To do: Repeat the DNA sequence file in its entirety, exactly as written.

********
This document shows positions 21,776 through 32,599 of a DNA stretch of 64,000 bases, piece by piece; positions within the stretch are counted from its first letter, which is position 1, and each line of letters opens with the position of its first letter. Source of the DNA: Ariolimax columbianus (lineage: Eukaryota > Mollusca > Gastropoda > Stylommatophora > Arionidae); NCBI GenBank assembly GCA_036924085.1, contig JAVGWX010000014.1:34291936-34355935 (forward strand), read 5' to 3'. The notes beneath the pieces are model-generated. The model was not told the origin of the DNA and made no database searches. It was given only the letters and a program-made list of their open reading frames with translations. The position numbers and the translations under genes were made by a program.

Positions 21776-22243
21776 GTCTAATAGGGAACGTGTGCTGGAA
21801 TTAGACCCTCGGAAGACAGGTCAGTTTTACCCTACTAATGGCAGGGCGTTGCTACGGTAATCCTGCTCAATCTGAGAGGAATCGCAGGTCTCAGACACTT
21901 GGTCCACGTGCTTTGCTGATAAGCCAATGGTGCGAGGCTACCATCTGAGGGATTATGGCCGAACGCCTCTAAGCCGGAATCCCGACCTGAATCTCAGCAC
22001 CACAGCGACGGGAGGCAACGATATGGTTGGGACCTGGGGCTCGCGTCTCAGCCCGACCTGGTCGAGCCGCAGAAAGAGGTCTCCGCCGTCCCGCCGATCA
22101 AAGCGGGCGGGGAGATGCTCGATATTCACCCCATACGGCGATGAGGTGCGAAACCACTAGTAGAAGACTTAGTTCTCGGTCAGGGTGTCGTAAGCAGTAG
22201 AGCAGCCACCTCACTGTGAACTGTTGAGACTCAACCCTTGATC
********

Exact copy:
This document shows positions 21,776 through 32,599 of a DNA stretch of 64,000 bases, piece by piece; positions within the stretch are counted from its first letter, which is position 1, and each line of letters opens with the position of its first letter. Source of the DNA: Ariolimax columbianus (lineage: Eukaryota > Mollusca > Gastropoda > Stylommatophora > Arionidae); NCBI GenBank assembly GCA_036924085.1, contig JAVGWX010000014.1:34291936-34355935 (forward strand), read 5' to 3'. The notes beneath the pieces are model-generated. The model was not told the origin of the DNA and made no database searches. It was given only the letters and a program-made list of their open reading frames with translations. The position numbers and the translations under genes were made by a program.

Positions 21776-22243
21776 GTCTAATAGGGAACGTGTGCTGGAA
21801 TTAGACCCTCGGAAGACAGGTCAGTTTTACCCTACTAATGGCAGGGCGTTGCTACGGTAATCCTGCTCAATCTGAGAGGAATCGCAGGTCTCAGACACTT
21901 GGTCCACGTGCTTTGCTGATAAGCCAATGGTGCGAGGCTACCATCTGAGGGATTATGGCCGAACGCCTCTAAGCCGGAATCCCGACCTGAATCTCAGCAC
22001 CACAGCGACGGGAGGCAACGATATGGTTGGGACCTGGGGCTCGCGTCTCAGCCCGACCTGGTCGAGCCGCAGAAAGAGGTCTCCGCCGTCCCGCCGATCA
22101 AAGCGGGCGGGGAGATGCTCGATATTCACCCCATACGGCGATGAGGTGCGAAACCACTAGTAGAAGACTTAGTTCTCGGTCAGGGTGTCGTAAGCAGTAG
22201 AGCAGCCACCTCACTGTGAACTGTTGAGACTCAACCCTTGATC